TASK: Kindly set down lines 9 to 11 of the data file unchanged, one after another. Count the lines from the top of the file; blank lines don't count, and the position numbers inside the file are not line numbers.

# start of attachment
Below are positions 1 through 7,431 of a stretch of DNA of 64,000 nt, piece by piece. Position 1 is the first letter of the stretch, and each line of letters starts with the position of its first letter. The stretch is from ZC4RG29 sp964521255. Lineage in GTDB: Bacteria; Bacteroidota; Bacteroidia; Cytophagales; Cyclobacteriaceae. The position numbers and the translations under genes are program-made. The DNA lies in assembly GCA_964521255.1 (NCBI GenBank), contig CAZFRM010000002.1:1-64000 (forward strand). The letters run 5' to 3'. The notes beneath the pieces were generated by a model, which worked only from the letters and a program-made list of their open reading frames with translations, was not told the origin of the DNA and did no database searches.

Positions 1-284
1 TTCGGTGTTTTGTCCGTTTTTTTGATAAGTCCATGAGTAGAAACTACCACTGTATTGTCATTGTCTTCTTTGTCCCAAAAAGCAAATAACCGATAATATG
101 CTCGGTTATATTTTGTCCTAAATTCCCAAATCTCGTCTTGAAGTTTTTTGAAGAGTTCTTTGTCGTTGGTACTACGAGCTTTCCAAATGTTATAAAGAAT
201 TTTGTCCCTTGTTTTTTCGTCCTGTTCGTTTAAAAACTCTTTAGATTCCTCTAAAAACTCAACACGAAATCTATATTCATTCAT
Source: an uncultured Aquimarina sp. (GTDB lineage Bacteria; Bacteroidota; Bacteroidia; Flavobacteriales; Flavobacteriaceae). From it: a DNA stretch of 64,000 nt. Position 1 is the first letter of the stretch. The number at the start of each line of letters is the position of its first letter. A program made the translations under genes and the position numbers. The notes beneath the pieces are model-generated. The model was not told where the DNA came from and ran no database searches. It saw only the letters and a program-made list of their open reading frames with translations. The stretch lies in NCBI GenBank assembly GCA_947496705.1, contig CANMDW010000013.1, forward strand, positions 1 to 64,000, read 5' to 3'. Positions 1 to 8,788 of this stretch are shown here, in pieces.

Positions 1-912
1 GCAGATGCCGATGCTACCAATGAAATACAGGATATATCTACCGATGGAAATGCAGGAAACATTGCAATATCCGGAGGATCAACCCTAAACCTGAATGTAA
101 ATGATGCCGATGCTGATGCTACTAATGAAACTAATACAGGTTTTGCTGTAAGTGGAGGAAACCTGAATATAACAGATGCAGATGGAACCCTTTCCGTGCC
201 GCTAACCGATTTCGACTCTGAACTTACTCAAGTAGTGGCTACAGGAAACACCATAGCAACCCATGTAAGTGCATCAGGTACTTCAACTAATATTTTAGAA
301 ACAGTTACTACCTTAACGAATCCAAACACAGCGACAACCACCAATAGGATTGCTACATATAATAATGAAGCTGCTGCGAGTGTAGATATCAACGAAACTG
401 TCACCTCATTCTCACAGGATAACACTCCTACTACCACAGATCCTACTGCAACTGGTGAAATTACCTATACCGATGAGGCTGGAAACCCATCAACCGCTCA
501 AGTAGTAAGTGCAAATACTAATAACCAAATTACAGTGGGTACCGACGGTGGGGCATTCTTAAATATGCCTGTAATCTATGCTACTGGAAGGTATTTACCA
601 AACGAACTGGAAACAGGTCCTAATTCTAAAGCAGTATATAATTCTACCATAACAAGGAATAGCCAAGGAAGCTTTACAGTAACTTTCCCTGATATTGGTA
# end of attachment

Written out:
101 ATGATGCCGATGCTGATGCTACTAATGAAACTAATACAGGTTTTGCTGTAAGTGGAGGAAACCTGAATATAACAGATGCAGATGGAACCCTTTCCGTGCC
201 GCTAACCGATTTCGACTCTGAACTTACTCAAGTAGTGGCTACAGGAAACACCATAGCAACCCATGTAAGTGCATCAGGTACTTCAACTAATATTTTAGAA
301 ACAGTTACTACCTTAACGAATCCAAACACAGCGACAACCACCAATAGGATTGCTACATATAATAATGAAGCTGCTGCGAGTGTAGATATCAACGAAACTG